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xford t1_iu9rkl5 wrote

The more realistic scenario is that they are feeling the affects of 'schedule optimization' where one person is being staffed in place of two because the algorithm says that is all you need. That single person is then being given completely disparate requirements such as 'stock this section in the next X minutes' while also 'greet every customer within fifteen seconds of them walking in the door' 'along with 'ensure that all drink orders are fulfilled within 3 minutes' and also 'ensure all packages are picked within 90 seconds of scanning the ticket'.

I've manged retail before, it isn't some secret that there are large stretches of time where the staffing levels 'make sense' if you only look at the computer but also objectively suck for the person tasked with working that time when it happens to be even slightly busier than projected.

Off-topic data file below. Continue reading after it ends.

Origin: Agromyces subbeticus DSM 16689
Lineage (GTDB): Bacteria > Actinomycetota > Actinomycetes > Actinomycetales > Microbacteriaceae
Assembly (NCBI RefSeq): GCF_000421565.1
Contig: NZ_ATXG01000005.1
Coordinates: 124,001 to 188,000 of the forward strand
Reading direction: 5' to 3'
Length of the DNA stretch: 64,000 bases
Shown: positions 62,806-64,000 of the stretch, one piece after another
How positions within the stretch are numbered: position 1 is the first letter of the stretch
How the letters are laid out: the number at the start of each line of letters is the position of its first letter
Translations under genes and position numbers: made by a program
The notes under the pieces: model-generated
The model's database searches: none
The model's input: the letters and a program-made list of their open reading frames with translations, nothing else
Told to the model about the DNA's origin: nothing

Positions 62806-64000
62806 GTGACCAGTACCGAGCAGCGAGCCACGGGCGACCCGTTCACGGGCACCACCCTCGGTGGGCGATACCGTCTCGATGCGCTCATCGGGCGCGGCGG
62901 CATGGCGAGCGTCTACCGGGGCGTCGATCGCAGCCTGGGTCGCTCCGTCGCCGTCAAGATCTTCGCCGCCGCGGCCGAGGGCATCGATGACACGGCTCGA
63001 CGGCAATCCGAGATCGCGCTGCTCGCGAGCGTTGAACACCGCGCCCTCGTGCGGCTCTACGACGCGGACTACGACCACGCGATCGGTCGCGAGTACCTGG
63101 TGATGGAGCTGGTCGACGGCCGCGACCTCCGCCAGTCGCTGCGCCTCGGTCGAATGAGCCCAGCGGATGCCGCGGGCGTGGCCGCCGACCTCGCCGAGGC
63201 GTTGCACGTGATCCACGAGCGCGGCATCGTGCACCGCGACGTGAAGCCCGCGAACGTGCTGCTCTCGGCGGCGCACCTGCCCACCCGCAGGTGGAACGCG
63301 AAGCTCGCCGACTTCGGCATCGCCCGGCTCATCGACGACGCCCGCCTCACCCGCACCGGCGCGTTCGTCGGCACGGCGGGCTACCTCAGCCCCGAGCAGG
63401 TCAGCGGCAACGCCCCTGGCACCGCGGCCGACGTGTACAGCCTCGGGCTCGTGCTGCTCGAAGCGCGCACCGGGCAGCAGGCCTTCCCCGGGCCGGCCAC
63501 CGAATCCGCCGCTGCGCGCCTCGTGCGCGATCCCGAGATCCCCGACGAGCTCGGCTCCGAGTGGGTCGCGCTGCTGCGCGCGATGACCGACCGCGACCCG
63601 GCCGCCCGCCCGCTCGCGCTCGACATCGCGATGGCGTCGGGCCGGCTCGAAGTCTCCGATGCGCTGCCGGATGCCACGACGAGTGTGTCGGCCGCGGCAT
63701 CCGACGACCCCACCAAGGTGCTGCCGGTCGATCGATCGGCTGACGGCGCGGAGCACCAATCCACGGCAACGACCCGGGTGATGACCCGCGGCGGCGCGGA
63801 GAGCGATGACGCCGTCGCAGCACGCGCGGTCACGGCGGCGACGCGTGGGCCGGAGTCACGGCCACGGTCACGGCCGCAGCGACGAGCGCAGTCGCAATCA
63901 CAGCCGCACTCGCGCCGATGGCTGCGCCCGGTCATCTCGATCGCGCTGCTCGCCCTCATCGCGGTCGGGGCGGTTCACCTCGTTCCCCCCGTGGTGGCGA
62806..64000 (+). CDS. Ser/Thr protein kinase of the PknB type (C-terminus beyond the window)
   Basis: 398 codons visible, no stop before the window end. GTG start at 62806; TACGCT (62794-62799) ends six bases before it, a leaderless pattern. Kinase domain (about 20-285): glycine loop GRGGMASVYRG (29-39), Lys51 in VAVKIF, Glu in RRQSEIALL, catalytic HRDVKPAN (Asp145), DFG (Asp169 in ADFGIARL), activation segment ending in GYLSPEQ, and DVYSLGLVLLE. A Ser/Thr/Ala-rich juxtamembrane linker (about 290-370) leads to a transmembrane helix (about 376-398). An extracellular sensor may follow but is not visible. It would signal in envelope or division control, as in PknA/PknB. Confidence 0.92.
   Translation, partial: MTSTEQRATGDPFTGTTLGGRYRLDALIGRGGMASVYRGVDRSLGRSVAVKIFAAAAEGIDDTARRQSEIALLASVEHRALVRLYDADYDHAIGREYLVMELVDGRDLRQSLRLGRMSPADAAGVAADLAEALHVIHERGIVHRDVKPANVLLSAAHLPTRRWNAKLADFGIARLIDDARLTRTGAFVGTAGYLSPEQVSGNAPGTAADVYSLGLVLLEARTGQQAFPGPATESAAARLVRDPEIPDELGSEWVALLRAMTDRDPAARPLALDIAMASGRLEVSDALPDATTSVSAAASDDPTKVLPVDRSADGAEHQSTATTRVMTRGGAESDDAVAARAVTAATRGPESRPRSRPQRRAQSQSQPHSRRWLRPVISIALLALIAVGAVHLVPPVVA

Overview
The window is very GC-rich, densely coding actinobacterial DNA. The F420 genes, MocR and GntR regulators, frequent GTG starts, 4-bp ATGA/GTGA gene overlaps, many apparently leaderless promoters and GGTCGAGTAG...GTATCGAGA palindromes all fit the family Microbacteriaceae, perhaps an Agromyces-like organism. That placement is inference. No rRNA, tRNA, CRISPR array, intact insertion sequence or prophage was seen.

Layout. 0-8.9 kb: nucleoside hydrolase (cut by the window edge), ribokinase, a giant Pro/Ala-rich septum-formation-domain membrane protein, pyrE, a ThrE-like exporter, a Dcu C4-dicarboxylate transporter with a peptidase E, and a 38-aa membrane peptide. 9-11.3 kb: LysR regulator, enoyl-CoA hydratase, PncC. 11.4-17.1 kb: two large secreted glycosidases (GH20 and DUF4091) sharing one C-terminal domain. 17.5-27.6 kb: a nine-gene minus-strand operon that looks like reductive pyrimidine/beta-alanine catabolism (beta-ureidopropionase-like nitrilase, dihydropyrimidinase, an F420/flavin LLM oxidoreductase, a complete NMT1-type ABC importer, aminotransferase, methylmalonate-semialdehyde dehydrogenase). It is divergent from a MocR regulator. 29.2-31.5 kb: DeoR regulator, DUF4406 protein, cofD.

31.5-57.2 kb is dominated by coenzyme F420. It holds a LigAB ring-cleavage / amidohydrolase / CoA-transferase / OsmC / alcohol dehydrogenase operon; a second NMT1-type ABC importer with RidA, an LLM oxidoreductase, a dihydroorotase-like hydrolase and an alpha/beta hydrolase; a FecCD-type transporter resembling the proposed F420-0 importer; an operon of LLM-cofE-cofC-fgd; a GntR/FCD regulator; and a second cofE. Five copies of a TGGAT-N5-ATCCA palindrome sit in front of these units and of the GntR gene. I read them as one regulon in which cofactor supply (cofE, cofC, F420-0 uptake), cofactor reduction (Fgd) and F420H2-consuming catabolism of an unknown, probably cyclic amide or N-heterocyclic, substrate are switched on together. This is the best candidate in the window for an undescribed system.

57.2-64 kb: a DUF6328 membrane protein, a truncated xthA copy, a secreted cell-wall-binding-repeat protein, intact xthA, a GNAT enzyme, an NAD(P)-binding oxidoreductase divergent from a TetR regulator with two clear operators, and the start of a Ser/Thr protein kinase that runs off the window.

This is the exact sort of thing that affects workers from minimum wage all the way up to six figure software developers. Kudos to them for standing up and seeking the only path that will empower them to do so without fear of retribution.


c0d3s1ing3r t1_iub5mto wrote

Anyone designing such an algorithm should clearly have some automatic additional compensation system in situations where a storefront is busier than expected.

Over optimization of labor is a thing, for sure, but I wouldn't be able to say which one it is without knowing the situation of it better